This is a variation of the “It is not the critic who counts” made by John F. Kennedy.
“The credit belongs to the man who is actually in the arena, whose face is marred by dust and sweat and blood, who knows the great enthusiasms, the great devotions, and spends himself in a worthy cause;
who at best, if he wins, knows the thrills of high achievement, and, if he fails, at least fails daring greatly, so that his place shall never be with those cold and timid souls who know neither victory nor defeat.”
– John F Kennedy, 35th US President, 1961
comment quoted by William Manchester in frontispiece for The Last Lion
Little, Brown 83.
1 lb ground beef
1 cup chopped onion (optional)
1 clove garlic, minced (optional)
1 tbsp Gebhardt Chili Powder
2 tsp ground cumin
1 tsp salt
1 (32 oz) jar Picante Sauce (pick your heat – Mild, Medium, Hot)
3 tbsp masa harina or flour (optional)
¼ cup water (optional)
1. In a skillet, brown ground beef, chopped onion (optional), and minced garlic (optional).
2. Combine ground beef mixture, Chili Powder, ground cumin, salt and Picante Sauce in a slow cooker.
3. Set on low and cook for 8 hours, stirring occasionally.
4. For thicker chili (optional), combine masa and water.
4a. Pour mixture evenly over the chili and mix.
4b. Cook for an additional 15 minutes.
Prep Time: 20 minutes
Cook Time: 8 hours and 15 minutes
So what’s so “German” about Chili?
Chili power was invented by a German Immigrant by the name of William Gebhardt. He developed his mixture of ground chili and spices in a small restaurant in New Braunfels, Texas. Since chiles were only available after the summer harvest, chili was only a seasonal food during that era. Gebhardt solved the problem by importing Mexican ancho chiles, grinding the peppers through a small home meat grinder three times, and then dried the ground pepper into a powder. The resulting mixture could be used to serve Chili year-round. Gebhardt moved to San Antonio in 1890 and registered Eagle Brand Chili Powder in 1896. The Gebhardt brand of chili powder is today regarded by many chili cooks as a premium chili powder and specified by name in their recipes.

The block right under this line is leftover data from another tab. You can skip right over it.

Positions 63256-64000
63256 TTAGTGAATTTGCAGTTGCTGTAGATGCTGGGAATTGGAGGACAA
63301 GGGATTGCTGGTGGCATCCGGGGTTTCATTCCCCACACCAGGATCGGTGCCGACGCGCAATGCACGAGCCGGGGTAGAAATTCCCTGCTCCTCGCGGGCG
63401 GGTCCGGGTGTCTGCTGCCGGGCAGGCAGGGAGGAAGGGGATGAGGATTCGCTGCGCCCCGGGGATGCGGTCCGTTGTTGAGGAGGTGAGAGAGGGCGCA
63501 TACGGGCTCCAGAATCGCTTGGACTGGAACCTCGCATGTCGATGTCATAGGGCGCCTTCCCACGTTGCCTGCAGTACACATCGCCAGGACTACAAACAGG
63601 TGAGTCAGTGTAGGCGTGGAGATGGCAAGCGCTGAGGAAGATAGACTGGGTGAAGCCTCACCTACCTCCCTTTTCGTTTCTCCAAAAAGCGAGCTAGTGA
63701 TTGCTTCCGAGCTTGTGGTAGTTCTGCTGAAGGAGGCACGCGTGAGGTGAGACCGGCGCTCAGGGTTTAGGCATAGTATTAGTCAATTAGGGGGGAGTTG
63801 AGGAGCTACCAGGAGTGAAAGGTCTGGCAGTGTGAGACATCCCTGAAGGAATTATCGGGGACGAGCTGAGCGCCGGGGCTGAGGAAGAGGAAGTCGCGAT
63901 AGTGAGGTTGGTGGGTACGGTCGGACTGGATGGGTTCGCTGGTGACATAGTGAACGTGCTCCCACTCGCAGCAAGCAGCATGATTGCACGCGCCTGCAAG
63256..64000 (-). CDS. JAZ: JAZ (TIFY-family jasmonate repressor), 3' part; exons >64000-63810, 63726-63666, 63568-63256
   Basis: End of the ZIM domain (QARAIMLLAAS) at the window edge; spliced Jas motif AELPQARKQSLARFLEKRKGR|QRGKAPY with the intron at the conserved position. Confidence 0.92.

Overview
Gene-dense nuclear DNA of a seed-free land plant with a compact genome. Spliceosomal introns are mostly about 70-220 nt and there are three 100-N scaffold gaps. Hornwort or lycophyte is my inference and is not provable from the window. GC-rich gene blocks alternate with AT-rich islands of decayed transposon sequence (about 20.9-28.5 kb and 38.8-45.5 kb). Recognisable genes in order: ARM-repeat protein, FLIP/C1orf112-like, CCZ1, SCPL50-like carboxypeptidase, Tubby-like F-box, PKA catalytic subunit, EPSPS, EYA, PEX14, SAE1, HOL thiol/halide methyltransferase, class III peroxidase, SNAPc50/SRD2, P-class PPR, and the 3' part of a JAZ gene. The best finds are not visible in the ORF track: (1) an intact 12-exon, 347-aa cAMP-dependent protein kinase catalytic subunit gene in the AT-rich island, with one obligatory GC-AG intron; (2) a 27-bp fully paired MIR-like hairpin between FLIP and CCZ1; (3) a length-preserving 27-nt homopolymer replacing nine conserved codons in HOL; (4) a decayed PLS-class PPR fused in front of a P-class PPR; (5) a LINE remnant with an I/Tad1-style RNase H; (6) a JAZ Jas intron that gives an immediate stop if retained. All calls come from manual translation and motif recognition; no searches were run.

This recipe won the 2004 IBM Austin Linux Technology Center chili cook-off.
Every time I went over to see my Grandma and Grandpa Voigt (that is pronounced “Foeht”, not “Voit”), Grandpa greeted me with a resounding “Gutten Tog Hair Foeht. Vie gayts?” in German. Unusually he was sitting on the porch smoking his pipe and watching the humming birds at the two feeders he kept full. Of course the answer was always “Gayt gut” as I walked up the stairs to the porch (rather loudly, since Grandpa was a little hard of hearing.) It took me a while to fully understand why he got such a kick out of it.
On the one hand, I think he enjoyed trying to speak German to his grandson. I was the first generation to not speak German in the home since the family arrived in Texas in 1844. To learn it, I took German in High School — getting some of the lowest grades of my high school years. I would listen to my Grandma and Grandpa talk to Daddy and try to understand what was being said. Most of the time I could generally figure it out given the number of English words that crept into the Texas-German dialect in New Braunfels. But I never really got a hold of it. Even after the classes in High School, they talked just fast enough that I was always a few seconds behind in the mental translation.
But I think Grandpa also got a kick out of the “Hair Foaht” because he could call me that. Daddy was his only surviving son. So besides Daddy and Grandpa’s brother Ervin, I was the only other family member he could call “Hair Foeht”. This is not to say he did not care for his other 17 grandsons (and 3 granddaughters) — I know he did. I just happened to be the one that carried on the family name. Now as a father and as many other fathers and grandfathers know, that can at times be special.
And to be honest, I got a kick out of it too.
NOTE: Those that know German will recognize the “”Gutten Tog Hair Foeht. Vie gayts?” as really “Guten Tag Herr Voigt. Wie Gehts?” in German. This is the equivalent of “Good Day Mr. Voigt. How is it going?” in English. “Gayt gut” is really “Geht Gut” in German, which is short for “Es geht Gut”. This is the same as “It goes well” in English. This dialogue is a very standard German exchange of greetings.